Brutalism, in rejecting unnecessary ornate accoutrements and replacing them with a style where form, shape, texture and purpose are united, symbolises the collective values of Marxist-Leninist communism. Brutalism’s optimistic view of a future is guided by reason and a Marxist understanding of materialism, rather than a blind adherence to the superstitions and opulence of the past. Soviet government buildings like the George Chakhava and Zurab Jalaghania designed Ministry of Highways in Tbilisi reflect this optimistic spirit.

George Chakhava and Zurab Jalaghania: Ministry of Highways Building, Tbilisi

In Leningrad, now St. Petersburg (again), the Russian State Scientific Centre for Robotics and Technical Cybernetics is unambiguous in its desire to portray the scientific achievements of Communism. In this sense, the cosmos plays an important social role in Brutalism whether in the context of religious interpretations of the heavens or in secular/atheistic interpretations.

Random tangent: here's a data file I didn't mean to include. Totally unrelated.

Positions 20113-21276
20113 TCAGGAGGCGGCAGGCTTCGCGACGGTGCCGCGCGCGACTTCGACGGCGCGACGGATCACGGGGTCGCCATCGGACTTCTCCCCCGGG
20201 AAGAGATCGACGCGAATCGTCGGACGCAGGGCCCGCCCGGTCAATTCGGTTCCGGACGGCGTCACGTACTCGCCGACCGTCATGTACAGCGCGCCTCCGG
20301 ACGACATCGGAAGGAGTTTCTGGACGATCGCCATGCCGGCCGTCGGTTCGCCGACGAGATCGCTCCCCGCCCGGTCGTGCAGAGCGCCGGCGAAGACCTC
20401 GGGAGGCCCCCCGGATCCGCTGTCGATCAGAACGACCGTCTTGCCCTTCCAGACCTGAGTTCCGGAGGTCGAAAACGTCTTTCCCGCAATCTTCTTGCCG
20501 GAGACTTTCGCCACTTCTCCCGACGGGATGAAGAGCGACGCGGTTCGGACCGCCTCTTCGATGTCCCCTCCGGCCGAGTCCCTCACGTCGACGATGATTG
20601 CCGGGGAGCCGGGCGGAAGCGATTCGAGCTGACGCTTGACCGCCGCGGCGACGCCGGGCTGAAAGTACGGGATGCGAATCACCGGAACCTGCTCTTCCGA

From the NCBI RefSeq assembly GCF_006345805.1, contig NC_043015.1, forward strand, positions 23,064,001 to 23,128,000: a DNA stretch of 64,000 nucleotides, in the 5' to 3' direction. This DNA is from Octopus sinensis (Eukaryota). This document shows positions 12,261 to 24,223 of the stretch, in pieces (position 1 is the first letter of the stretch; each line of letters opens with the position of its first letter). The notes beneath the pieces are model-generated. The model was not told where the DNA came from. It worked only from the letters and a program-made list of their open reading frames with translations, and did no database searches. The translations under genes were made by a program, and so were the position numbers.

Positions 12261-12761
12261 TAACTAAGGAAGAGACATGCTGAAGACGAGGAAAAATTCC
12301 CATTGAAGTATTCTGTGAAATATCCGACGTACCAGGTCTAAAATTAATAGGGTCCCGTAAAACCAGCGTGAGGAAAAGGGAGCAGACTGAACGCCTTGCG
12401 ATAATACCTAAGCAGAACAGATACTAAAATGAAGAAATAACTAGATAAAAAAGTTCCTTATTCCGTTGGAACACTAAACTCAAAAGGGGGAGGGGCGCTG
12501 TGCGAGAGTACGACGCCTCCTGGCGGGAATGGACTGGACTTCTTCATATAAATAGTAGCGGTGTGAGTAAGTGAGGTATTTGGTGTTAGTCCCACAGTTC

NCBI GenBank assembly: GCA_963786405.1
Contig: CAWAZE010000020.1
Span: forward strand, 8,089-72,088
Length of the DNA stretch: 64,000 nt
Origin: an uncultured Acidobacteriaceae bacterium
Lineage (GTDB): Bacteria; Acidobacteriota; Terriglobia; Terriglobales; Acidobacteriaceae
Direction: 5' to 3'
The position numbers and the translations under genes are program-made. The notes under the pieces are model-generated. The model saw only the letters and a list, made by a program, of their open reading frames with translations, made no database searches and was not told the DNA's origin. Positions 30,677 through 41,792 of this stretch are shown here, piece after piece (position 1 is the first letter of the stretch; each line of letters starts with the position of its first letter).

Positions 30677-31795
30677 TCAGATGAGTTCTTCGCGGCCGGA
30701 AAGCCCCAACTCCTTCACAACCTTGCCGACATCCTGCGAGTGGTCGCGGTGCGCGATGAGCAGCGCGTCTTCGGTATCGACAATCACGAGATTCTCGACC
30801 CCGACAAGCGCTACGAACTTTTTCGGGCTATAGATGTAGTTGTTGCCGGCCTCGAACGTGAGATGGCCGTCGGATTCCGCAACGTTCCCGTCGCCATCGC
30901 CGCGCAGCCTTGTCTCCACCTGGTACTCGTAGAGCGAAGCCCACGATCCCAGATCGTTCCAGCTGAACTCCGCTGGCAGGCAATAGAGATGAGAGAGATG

Russian State Scientific Centre, St. Petersburg

But it wasn’t only functional buildings in the communist world that employed Brutalism. In The Socialist Federal Republic of Yugoslavia, Josip Broz Tito commissioned a series of monuments or Spomenik throughout the republics of Yugoslavia. The brutalist inspired sculptures were designed to symbolise both the triumph of Yugoslav partisans against fascist forces during the 1940s and commemorate the triumph of socialism over nationalism and the independence of Yugoslavia and her ‘third way’ interpretation of socialism.

The fact that many of the Spomenik stand in disrepair, is analogous to the destruction of Yugoslavia and the dream of socialist unity that it came to represent for the region.